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Email services

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Choosing an Email Client

We all use at least one email client and there are tons to choose from, some free and some paid for but mostly they are bundled into a “business” suite that includes other software (or apps) that you can use in your daily business life (Office365 or Google Workspace for example).

It used to be a simple question of “are you using a PC or Mac?”, then based on that it was usually a case of Outlook or Apple Mail. Then came along the juggernaut that is Google with Gmail who quickly superseded earlier browser-based clients like Yahoo and Hotmail and launched the first browser-based suite of business apps, including Gmail as the email client.

It didn’t end there, with the rapid rise of mobile devices new players emerged… or did they.

Now with Google, Apple and Microsoft all offering the same thing (in slightly different ways) it has become hard to pick them apart, they all offer great apps and email clients. So the battleground moved to the devices.

In my opinion, this is what should lead your decision on which email client to choose, if you’re a Microsoft user, go with them. If you have a Mac, go with them. If you live in a browser (as I do), Google is the way to go.

The main reason for this is that sticking to a provider allows you to use them to their full potential, making actions between different apps a breeze.

The below stats show the latest email client market share (source provided by http://emailclientmarketshare.com/), which sort of proves my point about being led by your device with Apple iPhone and Gmail way out in front.

email client

The Evolution of Email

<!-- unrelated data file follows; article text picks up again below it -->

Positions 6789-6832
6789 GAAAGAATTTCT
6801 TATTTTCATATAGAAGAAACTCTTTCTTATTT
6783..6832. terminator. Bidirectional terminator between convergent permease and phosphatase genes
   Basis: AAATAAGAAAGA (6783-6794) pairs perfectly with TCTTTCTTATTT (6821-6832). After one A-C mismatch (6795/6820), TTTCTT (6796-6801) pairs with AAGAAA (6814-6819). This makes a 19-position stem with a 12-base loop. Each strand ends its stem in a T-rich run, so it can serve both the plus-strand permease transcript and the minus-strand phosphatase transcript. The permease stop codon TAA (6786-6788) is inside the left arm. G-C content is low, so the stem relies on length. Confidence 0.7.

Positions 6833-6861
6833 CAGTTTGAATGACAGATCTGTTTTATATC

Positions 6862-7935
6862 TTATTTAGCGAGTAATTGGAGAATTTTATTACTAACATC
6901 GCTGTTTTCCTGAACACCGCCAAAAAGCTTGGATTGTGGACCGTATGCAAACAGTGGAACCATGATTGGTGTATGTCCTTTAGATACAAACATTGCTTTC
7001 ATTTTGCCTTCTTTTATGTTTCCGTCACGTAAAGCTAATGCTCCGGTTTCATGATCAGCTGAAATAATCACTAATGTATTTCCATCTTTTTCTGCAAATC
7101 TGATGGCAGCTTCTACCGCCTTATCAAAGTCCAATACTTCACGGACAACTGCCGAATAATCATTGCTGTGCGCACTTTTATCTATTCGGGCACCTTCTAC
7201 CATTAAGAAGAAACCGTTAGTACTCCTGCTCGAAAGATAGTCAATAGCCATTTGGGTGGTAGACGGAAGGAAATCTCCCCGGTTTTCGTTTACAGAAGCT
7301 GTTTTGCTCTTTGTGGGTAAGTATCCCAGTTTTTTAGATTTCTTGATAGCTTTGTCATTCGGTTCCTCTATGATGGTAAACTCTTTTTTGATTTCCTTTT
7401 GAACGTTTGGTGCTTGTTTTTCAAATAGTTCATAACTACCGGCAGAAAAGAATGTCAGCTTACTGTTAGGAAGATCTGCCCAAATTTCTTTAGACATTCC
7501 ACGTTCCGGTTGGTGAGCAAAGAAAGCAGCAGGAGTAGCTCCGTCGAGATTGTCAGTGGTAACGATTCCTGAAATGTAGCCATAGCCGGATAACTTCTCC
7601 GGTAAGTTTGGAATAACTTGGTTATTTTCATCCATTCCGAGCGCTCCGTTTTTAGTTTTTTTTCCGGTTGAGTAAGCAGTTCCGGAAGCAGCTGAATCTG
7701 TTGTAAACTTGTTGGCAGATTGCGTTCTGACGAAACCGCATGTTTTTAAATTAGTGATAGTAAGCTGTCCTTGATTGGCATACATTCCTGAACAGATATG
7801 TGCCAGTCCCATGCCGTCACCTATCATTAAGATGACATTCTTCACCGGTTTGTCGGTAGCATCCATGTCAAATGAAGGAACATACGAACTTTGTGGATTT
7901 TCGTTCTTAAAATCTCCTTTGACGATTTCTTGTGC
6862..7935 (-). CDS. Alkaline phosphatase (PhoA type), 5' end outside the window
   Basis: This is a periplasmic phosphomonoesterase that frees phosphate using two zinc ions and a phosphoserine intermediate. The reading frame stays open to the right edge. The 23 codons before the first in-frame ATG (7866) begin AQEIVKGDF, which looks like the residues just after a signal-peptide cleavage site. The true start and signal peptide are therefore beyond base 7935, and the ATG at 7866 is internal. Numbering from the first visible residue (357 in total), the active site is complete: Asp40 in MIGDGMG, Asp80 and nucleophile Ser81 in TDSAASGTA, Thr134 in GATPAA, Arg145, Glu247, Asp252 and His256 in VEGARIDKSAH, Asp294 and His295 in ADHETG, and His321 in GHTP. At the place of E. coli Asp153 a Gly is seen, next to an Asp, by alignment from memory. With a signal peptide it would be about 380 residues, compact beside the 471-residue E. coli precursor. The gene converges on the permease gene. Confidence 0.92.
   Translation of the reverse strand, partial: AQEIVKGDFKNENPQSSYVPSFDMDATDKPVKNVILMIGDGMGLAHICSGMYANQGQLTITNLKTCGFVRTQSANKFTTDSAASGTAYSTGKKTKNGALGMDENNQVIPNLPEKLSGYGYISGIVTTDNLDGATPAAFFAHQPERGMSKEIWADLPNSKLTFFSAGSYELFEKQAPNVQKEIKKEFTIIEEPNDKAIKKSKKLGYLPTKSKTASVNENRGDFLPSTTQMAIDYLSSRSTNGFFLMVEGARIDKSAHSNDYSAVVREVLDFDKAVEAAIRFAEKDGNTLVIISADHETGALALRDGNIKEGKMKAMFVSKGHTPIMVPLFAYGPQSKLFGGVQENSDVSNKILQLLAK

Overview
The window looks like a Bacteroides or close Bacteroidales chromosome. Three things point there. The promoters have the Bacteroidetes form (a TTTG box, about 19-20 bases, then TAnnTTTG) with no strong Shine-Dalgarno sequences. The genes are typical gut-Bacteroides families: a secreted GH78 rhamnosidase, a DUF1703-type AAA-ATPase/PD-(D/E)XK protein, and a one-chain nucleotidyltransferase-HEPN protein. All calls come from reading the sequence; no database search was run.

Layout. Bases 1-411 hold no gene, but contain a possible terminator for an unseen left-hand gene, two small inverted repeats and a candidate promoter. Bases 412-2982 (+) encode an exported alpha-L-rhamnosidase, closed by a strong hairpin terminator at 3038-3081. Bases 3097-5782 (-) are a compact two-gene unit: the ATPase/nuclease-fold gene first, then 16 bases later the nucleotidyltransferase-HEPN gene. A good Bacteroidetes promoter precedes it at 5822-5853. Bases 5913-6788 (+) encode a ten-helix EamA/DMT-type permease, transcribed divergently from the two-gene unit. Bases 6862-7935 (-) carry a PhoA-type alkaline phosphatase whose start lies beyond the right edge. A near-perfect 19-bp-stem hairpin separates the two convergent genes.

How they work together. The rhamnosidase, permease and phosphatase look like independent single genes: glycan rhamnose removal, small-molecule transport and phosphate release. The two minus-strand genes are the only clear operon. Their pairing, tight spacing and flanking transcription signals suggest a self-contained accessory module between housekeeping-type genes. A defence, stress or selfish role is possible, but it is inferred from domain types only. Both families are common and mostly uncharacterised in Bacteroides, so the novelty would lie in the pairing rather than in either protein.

I started this post by saying that email has evolved and it certainly has, it had no choice. 

Like all mainstream communication methods, email has suffered from its fair share of negatives over the years. With the good guys behind the technology, the hosts and providers (like us), in a constant state of war with the bad guys (spammers, scammers, etc) trying to exploit its customers. 

Rather than go into the detail of attacks such as; Phishing, Spear Phishing, and Business Email Compromise which are all designed to steal money or data by means of Malware or Ransomware I’d like to look at the impact these attacks have had.

The best way to explain what I mean is to focus on one particular type of attack that has arguably had the biggest impact on email, SPAM.


Let’s start by defining what SPAM is, simply put it is the mass transmission of unsolicited messages.

The first electronic (pre-email) version of SPAM actually dates back to 1864 when someone did it over telegraph (apparently). The first case of email spamming can be traced back to 1978 when Gary Thuerk sent 400 emails promoting an event, which he later claimed was a roaring success. However as this was on the old ARPANET it quickly annoyed the US Department of Defence, who told him to never do it again, so he never did.

It was some time before SPAM raised its head again, but when it did around 1994 it grew exponentially year on year and became the issue we all know and hate today. 

Arguably the biggest impact this had was on how email was perceived. Once the shining light of digital communication, it spent years struggling to separate the good from the bad, meaning people’s inboxes were overflowing with junk, making it increasingly difficult for a legitimate email to stand out.

In 2014 it was reported that a massive 85% of email sent was SPAM, and at that time a whopping 182 billion emails were being sent every single day.

This is where its evolution comes in. To combat this vast number of messages, email needed to get clever. New security measures were implemented to make it harder for spammers to send emails (although it’s still possible), as well as global blacklists that keep email services and providers aware of the main offenders.